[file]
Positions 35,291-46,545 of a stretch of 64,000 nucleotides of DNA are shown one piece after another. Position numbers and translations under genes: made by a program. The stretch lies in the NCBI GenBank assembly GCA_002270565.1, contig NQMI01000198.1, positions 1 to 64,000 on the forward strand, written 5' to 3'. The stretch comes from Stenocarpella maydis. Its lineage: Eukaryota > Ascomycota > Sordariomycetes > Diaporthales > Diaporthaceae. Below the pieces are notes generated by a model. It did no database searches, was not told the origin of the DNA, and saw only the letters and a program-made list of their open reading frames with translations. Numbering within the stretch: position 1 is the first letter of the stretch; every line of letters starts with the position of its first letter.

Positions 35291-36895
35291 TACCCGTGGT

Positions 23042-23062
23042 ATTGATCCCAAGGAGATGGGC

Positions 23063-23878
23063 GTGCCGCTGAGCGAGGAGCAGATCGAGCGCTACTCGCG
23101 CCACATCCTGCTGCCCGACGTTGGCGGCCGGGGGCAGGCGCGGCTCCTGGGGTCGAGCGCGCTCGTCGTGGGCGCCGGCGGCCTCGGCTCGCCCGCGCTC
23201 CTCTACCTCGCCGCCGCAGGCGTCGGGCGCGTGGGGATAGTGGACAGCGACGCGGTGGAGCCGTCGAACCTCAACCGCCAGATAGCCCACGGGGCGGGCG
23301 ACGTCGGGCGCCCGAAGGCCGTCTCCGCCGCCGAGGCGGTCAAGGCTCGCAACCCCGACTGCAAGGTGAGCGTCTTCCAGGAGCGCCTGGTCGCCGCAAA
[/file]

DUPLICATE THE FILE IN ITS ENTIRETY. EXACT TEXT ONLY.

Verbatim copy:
Positions 35,291-46,545 of a stretch of 64,000 nucleotides of DNA are shown one piece after another. Position numbers and translations under genes: made by a program. The stretch lies in the NCBI GenBank assembly GCA_002270565.1, contig NQMI01000198.1, positions 1 to 64,000 on the forward strand, written 5' to 3'. The stretch comes from Stenocarpella maydis. Its lineage: Eukaryota > Ascomycota > Sordariomycetes > Diaporthales > Diaporthaceae. Below the pieces are notes generated by a model. It did no database searches, was not told the origin of the DNA, and saw only the letters and a program-made list of their open reading frames with translations. Numbering within the stretch: position 1 is the first letter of the stretch; every line of letters starts with the position of its first letter.

Positions 35291-36895
35291 TACCCGTGGT

Positions 23042-23062
23042 ATTGATCCCAAGGAGATGGGC

Positions 23063-23878
23063 GTGCCGCTGAGCGAGGAGCAGATCGAGCGCTACTCGCG
23101 CCACATCCTGCTGCCCGACGTTGGCGGCCGGGGGCAGGCGCGGCTCCTGGGGTCGAGCGCGCTCGTCGTGGGCGCCGGCGGCCTCGGCTCGCCCGCGCTC
23201 CTCTACCTCGCCGCCGCAGGCGTCGGGCGCGTGGGGATAGTGGACAGCGACGCGGTGGAGCCGTCGAACCTCAACCGCCAGATAGCCCACGGGGCGGGCG
23301 ACGTCGGGCGCCCGAAGGCCGTCTCCGCCGCCGAGGCGGTCAAGGCTCGCAACCCCGACTGCAAGGTGAGCGTCTTCCAGGAGCGCCTGGTCGCCGCAAA